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Iran’s Proxies Destabilizing Middle East

Michael Sharnoff

On Wednesday, Jordan sentenced three nationals to five years in prison for spying on behalf of the Iran-sponsored terrorist group, Hamas. Just days before, Egypt charged 49 persons tied to Hezbollah – another Iran-sponsored group – with espionage, possessing weapons and explosives, and for plotting to destabilize Egypt.

For nearly three decades, since its inception in 1979, the Islamic Republic of Iran has utilized  proxies to destabilize the Middle East. In the early 1980s, it began arming and training the Hezbollah terrorist group in Lebanon. In 1987, Iranians rioted in Mecca and called for the deposal of the Saudi monarchy. In the late 1980s, it began providing weapons, funding and training to Hamas to gain a foothold among the Palestinians. More recently, Iran has also fomented sectarian violence in Iraq and has gained significant influence in that country’s south.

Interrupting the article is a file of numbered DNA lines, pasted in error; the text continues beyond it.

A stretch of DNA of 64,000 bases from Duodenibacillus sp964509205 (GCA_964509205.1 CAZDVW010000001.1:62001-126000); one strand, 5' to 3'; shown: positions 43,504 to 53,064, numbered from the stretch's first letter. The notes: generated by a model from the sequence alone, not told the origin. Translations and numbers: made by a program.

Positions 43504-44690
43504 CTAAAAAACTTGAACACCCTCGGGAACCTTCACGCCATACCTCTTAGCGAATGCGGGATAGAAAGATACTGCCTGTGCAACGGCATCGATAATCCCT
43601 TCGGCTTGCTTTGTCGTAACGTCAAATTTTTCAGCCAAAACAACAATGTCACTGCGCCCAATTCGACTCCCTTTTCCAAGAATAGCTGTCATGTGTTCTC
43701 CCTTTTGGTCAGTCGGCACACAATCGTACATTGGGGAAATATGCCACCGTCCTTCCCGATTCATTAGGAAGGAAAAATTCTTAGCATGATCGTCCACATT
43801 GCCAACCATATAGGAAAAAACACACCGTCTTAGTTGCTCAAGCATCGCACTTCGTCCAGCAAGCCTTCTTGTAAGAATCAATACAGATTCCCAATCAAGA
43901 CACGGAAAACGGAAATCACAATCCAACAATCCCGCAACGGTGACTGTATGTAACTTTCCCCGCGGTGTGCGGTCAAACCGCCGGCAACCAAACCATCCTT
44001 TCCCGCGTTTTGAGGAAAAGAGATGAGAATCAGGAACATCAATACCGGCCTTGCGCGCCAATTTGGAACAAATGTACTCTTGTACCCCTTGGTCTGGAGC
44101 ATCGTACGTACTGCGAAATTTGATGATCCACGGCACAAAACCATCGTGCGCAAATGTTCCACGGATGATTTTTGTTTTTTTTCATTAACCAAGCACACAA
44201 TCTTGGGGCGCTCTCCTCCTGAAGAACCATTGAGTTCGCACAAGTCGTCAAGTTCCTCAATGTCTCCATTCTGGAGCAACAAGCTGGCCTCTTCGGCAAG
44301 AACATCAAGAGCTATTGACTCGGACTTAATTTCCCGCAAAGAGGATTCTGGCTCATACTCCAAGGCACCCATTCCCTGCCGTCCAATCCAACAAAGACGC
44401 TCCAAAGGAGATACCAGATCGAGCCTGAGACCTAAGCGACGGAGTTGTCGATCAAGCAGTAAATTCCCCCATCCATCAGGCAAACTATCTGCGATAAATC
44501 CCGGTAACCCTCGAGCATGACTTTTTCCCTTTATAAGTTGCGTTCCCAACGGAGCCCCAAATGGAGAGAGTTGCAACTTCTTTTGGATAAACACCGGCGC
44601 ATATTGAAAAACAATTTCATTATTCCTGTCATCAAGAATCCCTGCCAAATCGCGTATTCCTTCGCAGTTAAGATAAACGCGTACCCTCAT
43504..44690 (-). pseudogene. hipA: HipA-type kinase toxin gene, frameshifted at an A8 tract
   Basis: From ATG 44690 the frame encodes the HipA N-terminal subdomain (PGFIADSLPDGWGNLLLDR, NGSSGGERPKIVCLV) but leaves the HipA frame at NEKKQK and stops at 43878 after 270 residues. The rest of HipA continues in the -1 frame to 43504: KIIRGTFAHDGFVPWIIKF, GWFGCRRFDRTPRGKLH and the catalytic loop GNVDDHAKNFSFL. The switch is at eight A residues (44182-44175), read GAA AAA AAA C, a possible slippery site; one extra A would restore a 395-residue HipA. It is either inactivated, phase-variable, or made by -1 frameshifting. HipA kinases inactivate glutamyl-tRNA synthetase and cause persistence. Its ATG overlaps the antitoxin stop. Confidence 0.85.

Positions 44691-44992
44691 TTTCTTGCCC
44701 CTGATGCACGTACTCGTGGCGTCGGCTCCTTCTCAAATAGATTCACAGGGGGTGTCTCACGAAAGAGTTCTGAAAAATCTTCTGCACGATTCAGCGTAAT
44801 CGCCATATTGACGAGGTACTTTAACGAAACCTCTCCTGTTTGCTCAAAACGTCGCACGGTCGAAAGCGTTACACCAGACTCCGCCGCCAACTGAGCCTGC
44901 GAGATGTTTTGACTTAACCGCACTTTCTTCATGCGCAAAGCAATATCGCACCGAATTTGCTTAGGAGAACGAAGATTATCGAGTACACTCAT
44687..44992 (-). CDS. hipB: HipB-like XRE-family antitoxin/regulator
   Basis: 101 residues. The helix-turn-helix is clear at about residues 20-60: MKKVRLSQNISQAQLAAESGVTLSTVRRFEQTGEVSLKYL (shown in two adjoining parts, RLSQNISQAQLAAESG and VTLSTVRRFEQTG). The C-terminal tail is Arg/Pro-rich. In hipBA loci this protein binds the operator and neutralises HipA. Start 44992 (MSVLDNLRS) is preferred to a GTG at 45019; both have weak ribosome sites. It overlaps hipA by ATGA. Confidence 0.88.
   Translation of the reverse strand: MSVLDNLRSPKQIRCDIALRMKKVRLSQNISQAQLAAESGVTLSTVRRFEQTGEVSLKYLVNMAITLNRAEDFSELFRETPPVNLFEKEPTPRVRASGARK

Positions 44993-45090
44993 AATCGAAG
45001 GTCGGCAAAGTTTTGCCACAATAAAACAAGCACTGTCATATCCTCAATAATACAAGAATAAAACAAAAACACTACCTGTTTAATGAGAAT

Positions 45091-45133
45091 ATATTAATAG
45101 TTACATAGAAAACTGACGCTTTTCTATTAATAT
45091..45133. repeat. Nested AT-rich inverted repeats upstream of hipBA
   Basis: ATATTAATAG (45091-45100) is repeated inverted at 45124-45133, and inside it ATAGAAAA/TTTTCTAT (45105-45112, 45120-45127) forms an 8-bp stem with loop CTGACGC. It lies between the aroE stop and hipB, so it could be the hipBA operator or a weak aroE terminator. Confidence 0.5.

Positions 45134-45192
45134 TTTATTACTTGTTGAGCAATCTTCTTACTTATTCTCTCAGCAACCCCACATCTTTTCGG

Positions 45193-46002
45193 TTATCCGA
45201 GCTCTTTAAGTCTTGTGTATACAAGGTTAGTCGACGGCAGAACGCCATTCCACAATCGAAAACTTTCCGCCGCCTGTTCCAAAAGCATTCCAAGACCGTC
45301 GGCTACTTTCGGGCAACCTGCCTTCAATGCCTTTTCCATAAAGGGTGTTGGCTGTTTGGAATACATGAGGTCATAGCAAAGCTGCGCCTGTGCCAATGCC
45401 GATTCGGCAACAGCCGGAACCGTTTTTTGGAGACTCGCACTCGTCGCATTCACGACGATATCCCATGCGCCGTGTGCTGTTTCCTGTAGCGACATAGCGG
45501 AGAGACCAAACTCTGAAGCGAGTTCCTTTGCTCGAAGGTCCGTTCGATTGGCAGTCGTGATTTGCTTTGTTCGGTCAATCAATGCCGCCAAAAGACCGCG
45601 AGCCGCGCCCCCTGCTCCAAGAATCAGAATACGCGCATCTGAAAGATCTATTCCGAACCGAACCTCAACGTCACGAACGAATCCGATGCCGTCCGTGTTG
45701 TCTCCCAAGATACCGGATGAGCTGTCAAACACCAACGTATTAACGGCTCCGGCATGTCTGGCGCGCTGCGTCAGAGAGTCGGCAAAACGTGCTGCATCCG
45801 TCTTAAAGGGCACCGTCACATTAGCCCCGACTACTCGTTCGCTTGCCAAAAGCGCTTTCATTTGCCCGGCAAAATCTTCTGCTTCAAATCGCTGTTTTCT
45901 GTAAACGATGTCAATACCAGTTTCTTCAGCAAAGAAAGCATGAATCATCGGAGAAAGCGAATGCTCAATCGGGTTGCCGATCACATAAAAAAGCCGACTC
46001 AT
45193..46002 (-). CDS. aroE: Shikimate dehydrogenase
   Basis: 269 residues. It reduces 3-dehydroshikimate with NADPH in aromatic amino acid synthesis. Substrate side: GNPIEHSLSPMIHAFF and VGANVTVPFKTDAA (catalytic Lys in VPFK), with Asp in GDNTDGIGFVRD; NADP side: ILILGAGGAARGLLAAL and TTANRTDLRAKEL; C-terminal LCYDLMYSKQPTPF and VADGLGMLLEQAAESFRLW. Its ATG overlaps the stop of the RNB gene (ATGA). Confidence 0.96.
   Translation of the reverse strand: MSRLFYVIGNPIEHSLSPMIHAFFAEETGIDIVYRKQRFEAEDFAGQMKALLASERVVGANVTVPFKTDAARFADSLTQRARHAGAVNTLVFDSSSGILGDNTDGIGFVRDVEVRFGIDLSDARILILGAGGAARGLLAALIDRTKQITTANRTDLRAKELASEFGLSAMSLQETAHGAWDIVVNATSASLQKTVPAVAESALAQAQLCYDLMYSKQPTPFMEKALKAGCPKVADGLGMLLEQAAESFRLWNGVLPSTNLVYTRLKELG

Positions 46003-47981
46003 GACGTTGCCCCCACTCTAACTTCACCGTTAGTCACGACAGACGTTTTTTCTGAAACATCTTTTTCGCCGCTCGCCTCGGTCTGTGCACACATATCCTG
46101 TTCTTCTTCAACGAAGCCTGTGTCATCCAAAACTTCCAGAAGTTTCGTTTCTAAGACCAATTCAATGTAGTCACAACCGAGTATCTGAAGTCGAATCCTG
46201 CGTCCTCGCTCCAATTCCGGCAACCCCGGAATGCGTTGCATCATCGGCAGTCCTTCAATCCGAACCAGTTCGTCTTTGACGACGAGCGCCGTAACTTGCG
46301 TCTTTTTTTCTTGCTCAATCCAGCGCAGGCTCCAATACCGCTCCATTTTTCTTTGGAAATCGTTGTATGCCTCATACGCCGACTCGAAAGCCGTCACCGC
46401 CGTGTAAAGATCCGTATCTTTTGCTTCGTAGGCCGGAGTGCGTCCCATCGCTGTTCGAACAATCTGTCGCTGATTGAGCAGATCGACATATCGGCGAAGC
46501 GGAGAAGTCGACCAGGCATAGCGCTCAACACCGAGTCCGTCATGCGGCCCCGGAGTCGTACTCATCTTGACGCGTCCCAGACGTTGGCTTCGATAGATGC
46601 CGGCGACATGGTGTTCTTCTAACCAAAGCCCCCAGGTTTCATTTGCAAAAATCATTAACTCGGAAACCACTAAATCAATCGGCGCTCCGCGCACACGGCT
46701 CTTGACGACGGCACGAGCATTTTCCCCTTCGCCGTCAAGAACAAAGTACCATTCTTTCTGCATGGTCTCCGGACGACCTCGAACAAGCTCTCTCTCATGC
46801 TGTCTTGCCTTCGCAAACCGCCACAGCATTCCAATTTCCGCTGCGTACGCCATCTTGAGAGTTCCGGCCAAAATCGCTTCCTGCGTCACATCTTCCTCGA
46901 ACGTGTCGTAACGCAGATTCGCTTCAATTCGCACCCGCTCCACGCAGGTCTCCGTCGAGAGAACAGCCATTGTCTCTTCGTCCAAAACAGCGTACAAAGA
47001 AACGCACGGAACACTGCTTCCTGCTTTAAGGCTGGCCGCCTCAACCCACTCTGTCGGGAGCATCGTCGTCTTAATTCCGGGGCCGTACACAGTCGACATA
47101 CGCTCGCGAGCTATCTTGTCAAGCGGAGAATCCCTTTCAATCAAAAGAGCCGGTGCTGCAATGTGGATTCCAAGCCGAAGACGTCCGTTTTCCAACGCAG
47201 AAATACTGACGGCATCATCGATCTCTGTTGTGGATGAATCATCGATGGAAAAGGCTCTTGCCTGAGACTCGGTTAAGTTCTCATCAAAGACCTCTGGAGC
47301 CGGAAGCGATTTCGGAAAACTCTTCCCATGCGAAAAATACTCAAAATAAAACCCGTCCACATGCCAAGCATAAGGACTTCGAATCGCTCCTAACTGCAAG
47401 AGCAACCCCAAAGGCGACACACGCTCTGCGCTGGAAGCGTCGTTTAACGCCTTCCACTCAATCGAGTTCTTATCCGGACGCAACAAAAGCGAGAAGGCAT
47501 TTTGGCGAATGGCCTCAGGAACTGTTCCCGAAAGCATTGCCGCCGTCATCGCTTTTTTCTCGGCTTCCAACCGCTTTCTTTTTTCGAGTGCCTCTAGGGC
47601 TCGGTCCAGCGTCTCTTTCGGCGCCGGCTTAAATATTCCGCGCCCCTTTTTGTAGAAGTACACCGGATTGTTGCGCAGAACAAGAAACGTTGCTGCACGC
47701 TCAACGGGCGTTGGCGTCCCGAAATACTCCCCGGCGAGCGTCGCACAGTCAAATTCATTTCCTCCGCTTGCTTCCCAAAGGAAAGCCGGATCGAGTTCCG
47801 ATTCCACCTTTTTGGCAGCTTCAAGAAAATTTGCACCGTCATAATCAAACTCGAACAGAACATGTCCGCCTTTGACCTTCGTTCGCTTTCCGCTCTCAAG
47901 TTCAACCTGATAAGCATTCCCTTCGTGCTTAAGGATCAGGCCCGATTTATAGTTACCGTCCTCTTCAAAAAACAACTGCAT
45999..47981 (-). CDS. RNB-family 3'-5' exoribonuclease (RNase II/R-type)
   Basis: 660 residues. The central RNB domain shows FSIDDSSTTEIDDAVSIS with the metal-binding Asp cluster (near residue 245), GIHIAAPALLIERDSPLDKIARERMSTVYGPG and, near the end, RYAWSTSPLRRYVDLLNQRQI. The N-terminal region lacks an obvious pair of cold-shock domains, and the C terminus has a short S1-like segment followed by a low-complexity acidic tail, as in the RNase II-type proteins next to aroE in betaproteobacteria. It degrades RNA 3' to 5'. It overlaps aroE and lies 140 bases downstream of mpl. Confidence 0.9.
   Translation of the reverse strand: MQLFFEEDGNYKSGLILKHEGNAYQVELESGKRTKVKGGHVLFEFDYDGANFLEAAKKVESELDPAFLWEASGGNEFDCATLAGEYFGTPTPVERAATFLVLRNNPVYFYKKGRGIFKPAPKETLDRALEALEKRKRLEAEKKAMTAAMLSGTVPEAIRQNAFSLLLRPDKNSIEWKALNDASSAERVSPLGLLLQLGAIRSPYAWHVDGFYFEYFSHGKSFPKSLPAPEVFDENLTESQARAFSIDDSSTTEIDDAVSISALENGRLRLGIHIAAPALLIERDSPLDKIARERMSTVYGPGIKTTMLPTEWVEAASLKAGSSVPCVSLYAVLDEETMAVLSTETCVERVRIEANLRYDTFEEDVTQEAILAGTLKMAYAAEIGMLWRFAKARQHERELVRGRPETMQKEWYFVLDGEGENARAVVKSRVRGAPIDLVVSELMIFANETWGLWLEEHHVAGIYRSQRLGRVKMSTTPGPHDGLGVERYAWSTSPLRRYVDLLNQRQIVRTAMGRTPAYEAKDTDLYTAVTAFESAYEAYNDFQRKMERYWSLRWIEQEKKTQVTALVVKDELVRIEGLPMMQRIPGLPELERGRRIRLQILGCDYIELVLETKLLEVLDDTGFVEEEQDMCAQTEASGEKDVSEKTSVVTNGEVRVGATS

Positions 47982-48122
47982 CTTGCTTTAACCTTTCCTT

Fear stemming from Iran’s quest for nuclear weapons continues to overshadow Iran’s meddling in Sunni Arab affairs.